Four Tips to Nurture a Relationship

How to tend to the care and feeding of romantic bonds

By Caitlin Crawshaw

February 13, 2023 •

Relationships take work, as mothers and advice columnists have long warned us, but modern life makes this tricky. Many of us are juggling some combination of work, school, parenting, caring for aging parents and housework, which can sap our time and energy.

But whether we’re dating someone new or approaching a golden anniversary, our partnerships can’t survive — let alone thrive — without nurturing. Thankfully, there’s lots of evidence-based strategies we can use to strengthen our romantic unions, as U of A family scientist Adam Galovan explains. Here are four tips to help anyone foster a happier, healthier relationship with their significant other.

Put ‘we’ before ‘me’

Our society emphasizes individual needs, but a me-first approach creates a competitive dynamic. “If there’s a winner, there’s a loser as well, and you don’t want that in relationships,” says Galovan, a researcher in the Department of Human Ecology.

In 2021, he co-authored a study of 615 couples in North America that showed people felt more connected in their relationships when they focused on being empathetic and kind to their partners. One way to do this is by responding warmly to your partner’s “bids for connection” — a concept coined by American psychologist John Gottman that refers to subtle requests for attention. If your partner initiates a conversation when you’re busy with something, acknowledge their effort, shake off the irritation and be gentle in explaining you’ll have to talk with them after you’ve filed the taxes or folded the laundry. At other times, it may be more important to acknowledge them and the pull you may feel to be kind and choose to spend time with them instead. Galovan refers to responding to this pull to do something for someone else as “ethical responsiveness,” which he argues is key to successful relationships.

Even if you feel your needs have been neglected, it’s often in the best interests of the relationship for you to meet your partner’s needs; research shows these gestures of goodwill are likely to be reciprocated by improving closeness. So if your spouse has had a bad day at work, consider doing the dishes for them or turning off the TV for a conversation. If they’ve stormed angrily into the house, try to approach them with compassion and curiosity instead of resentment. “My partner’s usually not like this. I wonder what’s going on?”

Cut out ‘technoference’

Technology has its uses, but misuse can interfere with the connection between partners (and with children, for that matter) — a term called “technoference.” Technology can reduce the amount and quality of time partners spend together. Even sexting, which can spice things up in the bedroom, is associated with relationship dissatisfaction, according to Galovan’s research.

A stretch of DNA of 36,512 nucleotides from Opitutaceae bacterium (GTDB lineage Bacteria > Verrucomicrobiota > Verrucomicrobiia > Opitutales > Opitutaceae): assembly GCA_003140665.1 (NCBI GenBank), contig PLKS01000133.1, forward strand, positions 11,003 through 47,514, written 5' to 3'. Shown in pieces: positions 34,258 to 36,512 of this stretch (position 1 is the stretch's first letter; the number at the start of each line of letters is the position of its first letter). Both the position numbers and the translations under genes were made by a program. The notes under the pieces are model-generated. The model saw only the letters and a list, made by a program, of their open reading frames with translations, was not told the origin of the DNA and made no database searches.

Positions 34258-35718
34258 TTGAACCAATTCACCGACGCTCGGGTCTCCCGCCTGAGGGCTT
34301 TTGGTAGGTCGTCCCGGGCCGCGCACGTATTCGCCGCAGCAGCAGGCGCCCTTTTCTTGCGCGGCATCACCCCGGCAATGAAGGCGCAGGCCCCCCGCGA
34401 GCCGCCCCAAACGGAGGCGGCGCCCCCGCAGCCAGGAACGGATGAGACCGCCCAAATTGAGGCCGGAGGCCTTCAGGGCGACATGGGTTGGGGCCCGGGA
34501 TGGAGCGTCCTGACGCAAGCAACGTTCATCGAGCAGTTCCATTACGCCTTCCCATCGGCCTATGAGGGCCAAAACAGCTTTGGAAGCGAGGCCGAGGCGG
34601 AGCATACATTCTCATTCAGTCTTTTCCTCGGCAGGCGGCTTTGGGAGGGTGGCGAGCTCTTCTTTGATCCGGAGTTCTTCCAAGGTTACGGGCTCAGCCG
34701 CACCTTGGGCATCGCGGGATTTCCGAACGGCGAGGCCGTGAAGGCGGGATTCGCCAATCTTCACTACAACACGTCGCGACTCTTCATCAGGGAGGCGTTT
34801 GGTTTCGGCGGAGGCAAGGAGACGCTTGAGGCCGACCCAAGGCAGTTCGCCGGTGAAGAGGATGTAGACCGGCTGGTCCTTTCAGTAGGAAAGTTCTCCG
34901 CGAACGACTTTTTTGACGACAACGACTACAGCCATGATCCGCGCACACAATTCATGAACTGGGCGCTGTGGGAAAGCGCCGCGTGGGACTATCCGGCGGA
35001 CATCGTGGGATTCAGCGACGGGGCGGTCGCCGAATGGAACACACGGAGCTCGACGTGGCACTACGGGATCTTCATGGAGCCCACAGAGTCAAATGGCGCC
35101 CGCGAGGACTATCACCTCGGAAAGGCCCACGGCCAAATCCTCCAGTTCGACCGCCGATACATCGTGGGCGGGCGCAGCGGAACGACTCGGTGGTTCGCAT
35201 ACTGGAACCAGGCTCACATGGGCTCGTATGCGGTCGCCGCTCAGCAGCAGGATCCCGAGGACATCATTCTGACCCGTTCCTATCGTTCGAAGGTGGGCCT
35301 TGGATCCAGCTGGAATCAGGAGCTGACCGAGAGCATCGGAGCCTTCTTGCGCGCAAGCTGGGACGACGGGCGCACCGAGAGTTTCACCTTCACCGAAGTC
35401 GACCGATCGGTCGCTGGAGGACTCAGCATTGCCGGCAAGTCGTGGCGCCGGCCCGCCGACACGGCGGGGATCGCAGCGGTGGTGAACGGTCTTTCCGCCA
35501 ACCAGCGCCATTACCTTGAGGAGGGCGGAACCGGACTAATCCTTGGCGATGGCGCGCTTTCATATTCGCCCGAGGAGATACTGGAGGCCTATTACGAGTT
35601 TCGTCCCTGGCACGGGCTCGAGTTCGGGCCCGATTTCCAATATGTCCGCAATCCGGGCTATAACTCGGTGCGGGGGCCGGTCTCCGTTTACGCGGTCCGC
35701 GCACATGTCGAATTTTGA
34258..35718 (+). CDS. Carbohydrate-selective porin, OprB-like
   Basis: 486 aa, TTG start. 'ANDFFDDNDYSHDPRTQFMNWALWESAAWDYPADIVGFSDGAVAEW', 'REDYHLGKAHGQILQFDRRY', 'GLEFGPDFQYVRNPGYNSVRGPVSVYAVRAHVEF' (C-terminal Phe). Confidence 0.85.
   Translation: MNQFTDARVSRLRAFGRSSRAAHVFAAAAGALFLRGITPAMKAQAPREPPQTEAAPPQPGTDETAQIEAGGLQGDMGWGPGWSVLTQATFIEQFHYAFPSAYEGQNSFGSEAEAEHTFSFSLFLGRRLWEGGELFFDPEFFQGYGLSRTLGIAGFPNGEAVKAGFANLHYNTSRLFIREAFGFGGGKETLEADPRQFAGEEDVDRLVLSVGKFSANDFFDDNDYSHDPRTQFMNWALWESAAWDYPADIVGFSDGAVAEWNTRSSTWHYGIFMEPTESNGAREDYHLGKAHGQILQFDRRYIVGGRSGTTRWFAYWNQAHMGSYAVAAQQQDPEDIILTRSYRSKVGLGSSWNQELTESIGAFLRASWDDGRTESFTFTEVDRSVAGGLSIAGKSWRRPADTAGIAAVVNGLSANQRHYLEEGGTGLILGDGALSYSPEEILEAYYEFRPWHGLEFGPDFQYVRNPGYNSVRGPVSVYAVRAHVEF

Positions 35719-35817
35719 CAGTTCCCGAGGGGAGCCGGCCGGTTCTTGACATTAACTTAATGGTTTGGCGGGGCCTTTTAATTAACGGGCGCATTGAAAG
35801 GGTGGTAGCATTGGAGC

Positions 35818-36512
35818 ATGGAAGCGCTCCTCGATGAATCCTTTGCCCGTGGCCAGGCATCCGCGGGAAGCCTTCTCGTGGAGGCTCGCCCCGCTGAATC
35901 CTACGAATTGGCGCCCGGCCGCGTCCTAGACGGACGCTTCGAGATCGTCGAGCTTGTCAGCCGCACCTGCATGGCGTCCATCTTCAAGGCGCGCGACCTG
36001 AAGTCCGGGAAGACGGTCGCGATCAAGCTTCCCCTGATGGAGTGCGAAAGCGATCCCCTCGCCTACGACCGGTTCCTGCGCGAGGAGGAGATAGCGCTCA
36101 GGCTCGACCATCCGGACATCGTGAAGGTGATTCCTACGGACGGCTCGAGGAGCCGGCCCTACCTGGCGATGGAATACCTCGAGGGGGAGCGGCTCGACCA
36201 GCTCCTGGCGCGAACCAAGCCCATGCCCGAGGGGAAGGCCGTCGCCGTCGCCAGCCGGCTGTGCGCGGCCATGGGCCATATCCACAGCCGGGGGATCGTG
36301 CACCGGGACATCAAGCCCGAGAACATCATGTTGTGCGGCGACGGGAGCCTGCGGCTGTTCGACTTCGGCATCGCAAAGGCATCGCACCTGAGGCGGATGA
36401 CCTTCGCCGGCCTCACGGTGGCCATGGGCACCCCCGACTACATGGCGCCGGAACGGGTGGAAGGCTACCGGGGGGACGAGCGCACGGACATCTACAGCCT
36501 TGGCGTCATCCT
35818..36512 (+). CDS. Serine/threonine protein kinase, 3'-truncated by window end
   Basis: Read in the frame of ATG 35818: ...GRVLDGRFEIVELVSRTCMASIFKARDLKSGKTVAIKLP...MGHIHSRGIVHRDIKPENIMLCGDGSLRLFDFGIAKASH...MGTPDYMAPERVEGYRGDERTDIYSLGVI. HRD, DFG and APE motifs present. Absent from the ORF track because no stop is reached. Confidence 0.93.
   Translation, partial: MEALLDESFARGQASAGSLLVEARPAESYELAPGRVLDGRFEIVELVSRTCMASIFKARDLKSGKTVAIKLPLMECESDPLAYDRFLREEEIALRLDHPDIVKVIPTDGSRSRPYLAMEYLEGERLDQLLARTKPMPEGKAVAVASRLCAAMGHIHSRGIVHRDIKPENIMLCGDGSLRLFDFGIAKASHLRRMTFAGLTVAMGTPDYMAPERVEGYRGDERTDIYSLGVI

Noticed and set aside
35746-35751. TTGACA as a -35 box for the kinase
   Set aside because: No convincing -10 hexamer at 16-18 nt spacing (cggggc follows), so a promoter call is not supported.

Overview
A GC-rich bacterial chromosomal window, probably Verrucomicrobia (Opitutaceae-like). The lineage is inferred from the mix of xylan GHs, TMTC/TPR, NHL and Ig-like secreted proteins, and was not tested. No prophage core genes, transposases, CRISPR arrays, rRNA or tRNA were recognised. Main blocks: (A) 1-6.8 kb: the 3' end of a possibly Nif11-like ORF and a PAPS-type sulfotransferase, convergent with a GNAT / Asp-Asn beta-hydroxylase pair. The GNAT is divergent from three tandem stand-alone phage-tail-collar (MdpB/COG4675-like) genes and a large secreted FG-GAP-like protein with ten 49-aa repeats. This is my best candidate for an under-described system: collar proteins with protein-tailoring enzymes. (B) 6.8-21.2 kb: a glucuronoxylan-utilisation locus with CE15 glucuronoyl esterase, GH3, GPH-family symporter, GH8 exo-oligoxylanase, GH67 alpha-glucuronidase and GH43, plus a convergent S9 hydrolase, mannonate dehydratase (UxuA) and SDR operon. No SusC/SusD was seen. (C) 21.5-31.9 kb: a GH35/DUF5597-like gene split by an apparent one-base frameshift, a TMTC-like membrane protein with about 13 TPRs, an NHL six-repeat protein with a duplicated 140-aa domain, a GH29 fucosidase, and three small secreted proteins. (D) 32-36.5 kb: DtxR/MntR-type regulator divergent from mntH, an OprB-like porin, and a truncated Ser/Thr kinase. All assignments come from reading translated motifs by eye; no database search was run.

No one is immune to technological disruption, as phones and tablets are carefully designed to reward our brains with small surges of dopamine to keep us coming back. To avoid this trap, Galovan recommends couples limit screen time and make technology completely off-limits during dinner and bedtime in order to create space to connect.

He also advises making a habit of looking up from your device to make eye contact when your partner enters the room. Not only does the gesture support connection, it can also bring us back to earth when we’ve fallen down the social media rabbit hole.

Go to bed when you’re angry

“Never go to bed angry” is perennial advice for newlyweds, but Galovan doesn’t recommend it. “Sometimes you just need to go to bed because you’re tired, and things will look much different in the morning.”

If you’re hungry, angry, lonely or tired — Galovan likes to use the acronym HALT — it’s best to meet your needs before you start a difficult conversation, he advises. Even if you’re mid-conversation, it’s worth taking a break to have a snack, go for a walk or even head to bed. Galovan says research shows that our physical state can affect how clearly we think. A heart rate of 120 beats per minute and higher creates mental cloudiness, for instance. It’s best to let anger or anxiety subside — and your body relax — before continuing hard conversations.

There’s just one caveat: ensure you plan another time to talk. “Otherwise, it can come across as though you don’t want to talk about it and are trying to avoid your partner,” says Galovan.

Practise mindfulness

Flourishing, happy people have flourishing, happy relationships, research suggests. And what is it that helps us flourish and be happy? For Galovan, being aware of our emotions and intentional in our responses to our partners tops the list.

Mindfulness can help. In his research, Galovan has found that mindfulness — staying in the moment and being aware of thoughts and feelings — helps individuals relate in positive ways to their partners. Besides helping us regulate our emotions, mindfulness allows us to tune in to our partner’s humanity during times of discord instead of zeroing in on perceived faults. This is helpful for maintaining empathy and, in turn, empathy leads us back to connection.

“If you can see them as a person and acknowledge who they are as a person, the empathy is going to come. You’re going to realize, ‘Hey, they’re just like me — they have some challenges, but they’re doing the best they can. I might not be happy with their behaviour right now, but I can try to understand where it’s coming from and validate their feelings.’”

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